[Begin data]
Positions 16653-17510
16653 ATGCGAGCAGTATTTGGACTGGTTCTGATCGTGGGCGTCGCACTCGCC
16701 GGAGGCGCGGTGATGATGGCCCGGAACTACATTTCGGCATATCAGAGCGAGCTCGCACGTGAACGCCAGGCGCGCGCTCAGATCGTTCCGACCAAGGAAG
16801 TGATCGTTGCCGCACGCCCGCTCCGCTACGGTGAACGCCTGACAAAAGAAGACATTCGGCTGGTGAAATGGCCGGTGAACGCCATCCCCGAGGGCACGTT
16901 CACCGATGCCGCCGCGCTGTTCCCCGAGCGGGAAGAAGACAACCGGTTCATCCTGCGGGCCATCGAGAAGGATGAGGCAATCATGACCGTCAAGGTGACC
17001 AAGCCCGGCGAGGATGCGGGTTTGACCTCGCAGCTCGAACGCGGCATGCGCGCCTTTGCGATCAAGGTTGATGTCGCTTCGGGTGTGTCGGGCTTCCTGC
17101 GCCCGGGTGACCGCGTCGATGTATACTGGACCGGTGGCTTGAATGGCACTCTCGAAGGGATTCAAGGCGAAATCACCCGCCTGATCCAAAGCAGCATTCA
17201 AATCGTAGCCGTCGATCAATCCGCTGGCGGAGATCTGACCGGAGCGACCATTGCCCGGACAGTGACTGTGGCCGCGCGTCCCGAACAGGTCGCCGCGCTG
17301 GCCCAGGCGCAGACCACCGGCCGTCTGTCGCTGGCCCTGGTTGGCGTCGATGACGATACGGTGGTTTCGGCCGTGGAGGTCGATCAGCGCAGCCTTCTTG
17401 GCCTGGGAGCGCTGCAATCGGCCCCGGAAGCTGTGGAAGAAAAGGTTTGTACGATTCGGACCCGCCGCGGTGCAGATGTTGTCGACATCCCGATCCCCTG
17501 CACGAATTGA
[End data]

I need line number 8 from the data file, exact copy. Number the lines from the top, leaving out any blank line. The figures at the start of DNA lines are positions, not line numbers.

17201 AATCGTAGCCGTCGATCAATCCGCTGGCGGAGATCTGACCGGAGCGACCATTGCCCGGACAGTGACTGTGGCCGCGCGTCCCGAACAGGTCGCCGCGCTG